I have always found that I have a strange fascination with dark subjects. This has helped me to make an emotional connection to writing with dark, sinister or depressing subjects. When I read something that really draws out these feelings, I can experience them a lot more than I might be able to feel the love in a romantic poem. You will likely have your own topics that cause you to emote more than others, too.
This month, we are thinking about emotion in our writing. There have been two posts so far: identifying where to put or enhance emotions, and show, don’t tell. Today, we’re going to think about another way that we can create emotion within our writing: using the scene to boost (or even hint at) emotion.
As last time, I used sadness, this time we’ll look at happiness. Let’s take a simple scene and try to add things in the background that can (generally) be associated with happiness.
Here is the scene:
“There was a market in the centre of town. We went there and saw many people who were talking and laughing merrily. The weather was pleasant.”
I have already set up this scene so that I can change things to boost the emotion. However, at the moment, the only mention of emotion is that people at the market are merry. The note that the weather was pleasant suggests happiness, and I believe that weather is a very good way of establishing emotion, but we need more of an explanation. Let’s try to build on the paragraph:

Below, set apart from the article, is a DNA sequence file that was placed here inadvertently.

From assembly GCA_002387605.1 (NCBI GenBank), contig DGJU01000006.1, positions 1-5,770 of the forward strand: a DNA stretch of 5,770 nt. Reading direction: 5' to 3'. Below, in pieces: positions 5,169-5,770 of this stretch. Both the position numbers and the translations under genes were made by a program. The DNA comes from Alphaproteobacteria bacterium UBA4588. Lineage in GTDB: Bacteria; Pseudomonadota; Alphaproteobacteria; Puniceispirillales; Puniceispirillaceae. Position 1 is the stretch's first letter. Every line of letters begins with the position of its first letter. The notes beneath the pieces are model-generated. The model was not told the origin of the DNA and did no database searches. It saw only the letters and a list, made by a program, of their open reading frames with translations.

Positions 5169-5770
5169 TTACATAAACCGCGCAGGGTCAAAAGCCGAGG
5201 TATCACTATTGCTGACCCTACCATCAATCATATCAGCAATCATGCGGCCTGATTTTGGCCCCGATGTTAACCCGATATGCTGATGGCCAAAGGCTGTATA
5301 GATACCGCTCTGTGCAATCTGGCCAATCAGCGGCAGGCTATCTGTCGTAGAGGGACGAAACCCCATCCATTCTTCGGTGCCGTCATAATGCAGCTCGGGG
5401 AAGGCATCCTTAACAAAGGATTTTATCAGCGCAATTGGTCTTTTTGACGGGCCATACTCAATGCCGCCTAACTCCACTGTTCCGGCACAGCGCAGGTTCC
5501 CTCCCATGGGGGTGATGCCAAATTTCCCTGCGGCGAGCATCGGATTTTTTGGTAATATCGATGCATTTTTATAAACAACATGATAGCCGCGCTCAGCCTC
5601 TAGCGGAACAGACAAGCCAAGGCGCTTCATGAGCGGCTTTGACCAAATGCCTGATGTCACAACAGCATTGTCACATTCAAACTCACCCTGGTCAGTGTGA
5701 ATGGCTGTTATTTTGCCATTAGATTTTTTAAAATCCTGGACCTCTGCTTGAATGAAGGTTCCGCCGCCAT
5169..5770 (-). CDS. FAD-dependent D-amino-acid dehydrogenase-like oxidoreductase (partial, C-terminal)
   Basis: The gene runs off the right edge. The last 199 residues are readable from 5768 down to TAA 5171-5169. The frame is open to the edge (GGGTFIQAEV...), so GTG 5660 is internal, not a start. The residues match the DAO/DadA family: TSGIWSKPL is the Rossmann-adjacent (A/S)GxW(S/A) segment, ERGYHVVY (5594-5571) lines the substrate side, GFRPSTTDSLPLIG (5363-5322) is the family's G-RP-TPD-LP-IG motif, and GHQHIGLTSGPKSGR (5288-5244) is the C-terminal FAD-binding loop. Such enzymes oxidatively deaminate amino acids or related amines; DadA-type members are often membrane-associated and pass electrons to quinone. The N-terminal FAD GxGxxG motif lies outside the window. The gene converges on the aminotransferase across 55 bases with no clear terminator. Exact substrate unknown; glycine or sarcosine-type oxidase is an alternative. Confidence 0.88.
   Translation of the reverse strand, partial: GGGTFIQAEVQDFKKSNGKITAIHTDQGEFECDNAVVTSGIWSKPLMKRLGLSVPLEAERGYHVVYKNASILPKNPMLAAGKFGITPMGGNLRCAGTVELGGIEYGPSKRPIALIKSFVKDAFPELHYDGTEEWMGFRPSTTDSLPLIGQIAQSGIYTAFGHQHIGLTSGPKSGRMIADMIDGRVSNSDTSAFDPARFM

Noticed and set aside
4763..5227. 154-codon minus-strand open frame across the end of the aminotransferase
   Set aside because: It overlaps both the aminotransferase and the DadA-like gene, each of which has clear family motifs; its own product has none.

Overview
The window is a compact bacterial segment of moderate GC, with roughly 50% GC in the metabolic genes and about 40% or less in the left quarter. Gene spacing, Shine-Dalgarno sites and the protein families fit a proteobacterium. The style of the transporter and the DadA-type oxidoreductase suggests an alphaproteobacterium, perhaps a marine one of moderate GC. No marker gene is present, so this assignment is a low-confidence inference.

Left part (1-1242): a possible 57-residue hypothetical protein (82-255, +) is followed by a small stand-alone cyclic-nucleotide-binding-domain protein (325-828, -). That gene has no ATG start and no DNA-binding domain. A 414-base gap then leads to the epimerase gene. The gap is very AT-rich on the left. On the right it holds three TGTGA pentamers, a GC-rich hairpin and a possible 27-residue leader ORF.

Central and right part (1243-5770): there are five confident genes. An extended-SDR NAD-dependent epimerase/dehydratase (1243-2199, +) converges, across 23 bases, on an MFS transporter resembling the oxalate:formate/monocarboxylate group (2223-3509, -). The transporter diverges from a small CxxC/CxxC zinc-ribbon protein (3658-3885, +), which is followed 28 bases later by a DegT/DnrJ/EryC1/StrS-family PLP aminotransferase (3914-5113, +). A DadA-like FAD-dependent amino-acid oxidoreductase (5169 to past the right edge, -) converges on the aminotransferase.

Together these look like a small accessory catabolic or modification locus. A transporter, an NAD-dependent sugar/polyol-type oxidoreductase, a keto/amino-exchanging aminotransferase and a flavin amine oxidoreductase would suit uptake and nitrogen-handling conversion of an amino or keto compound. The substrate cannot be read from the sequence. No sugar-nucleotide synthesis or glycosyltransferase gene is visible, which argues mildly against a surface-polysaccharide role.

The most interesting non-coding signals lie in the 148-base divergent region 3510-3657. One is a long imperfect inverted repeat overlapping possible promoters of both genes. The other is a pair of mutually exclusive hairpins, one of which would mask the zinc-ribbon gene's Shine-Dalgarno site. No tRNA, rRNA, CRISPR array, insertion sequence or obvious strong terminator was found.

“In the centre of the town, a bustling market had been erected overnight. We visited to see that almost everybody who lived there had turned up to meet their friends, laugh away their worries, and sample the delicacies of the town. It was warm and bright enough to wear sunglasses, but a gentle breeze kept the heat at bay.”
There is now more going on in the scene: the market is full of people and energy, the people who visit forget their worries, and we know more about the weather. I could go further, by describing the sounds, tastes, smells, and so on in the marketplace (check back on the posts from March, on the Five Senses). But we can see that the scene at the market is preparing for something happy to take place – unless, of course, you want to turn the whole thing on its head, and surprise your readers by throwing something negative in there instead!
This month’s theme is EMOTION. If you have written something that you would like me to share on this blog on the theme of emotions, then please post a link in the comments or email me on email@example.com with the subject: Emotion.